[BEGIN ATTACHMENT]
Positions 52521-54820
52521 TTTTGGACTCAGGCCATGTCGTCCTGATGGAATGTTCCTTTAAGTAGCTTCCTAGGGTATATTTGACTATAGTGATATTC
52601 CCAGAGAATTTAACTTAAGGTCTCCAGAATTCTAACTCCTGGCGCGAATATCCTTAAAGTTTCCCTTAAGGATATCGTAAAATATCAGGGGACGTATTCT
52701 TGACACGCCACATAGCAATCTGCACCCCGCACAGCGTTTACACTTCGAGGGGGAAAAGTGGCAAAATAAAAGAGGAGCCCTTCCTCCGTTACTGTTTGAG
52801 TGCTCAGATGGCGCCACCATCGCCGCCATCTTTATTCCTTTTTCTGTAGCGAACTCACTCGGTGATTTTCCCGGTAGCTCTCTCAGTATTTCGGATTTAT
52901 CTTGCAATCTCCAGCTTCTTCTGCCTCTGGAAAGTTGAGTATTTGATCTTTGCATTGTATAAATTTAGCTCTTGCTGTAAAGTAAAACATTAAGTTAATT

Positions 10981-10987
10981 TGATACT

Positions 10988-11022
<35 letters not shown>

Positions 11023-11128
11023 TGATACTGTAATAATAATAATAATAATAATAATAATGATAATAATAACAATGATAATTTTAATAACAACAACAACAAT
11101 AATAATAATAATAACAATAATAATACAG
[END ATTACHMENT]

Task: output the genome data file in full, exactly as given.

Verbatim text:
Positions 52521-54820
52521 TTTTGGACTCAGGCCATGTCGTCCTGATGGAATGTTCCTTTAAGTAGCTTCCTAGGGTATATTTGACTATAGTGATATTC
52601 CCAGAGAATTTAACTTAAGGTCTCCAGAATTCTAACTCCTGGCGCGAATATCCTTAAAGTTTCCCTTAAGGATATCGTAAAATATCAGGGGACGTATTCT
52701 TGACACGCCACATAGCAATCTGCACCCCGCACAGCGTTTACACTTCGAGGGGGAAAAGTGGCAAAATAAAAGAGGAGCCCTTCCTCCGTTACTGTTTGAG
52801 TGCTCAGATGGCGCCACCATCGCCGCCATCTTTATTCCTTTTTCTGTAGCGAACTCACTCGGTGATTTTCCCGGTAGCTCTCTCAGTATTTCGGATTTAT
52901 CTTGCAATCTCCAGCTTCTTCTGCCTCTGGAAAGTTGAGTATTTGATCTTTGCATTGTATAAATTTAGCTCTTGCTGTAAAGTAAAACATTAAGTTAATT

Positions 10981-10987
10981 TGATACT

Positions 10988-11022
<35 letters not shown>

Positions 11023-11128
11023 TGATACTGTAATAATAATAATAATAATAATAATAATGATAATAATAACAATGATAATTTTAATAACAACAACAACAAT
11101 AATAATAATAATAACAATAATAATACAG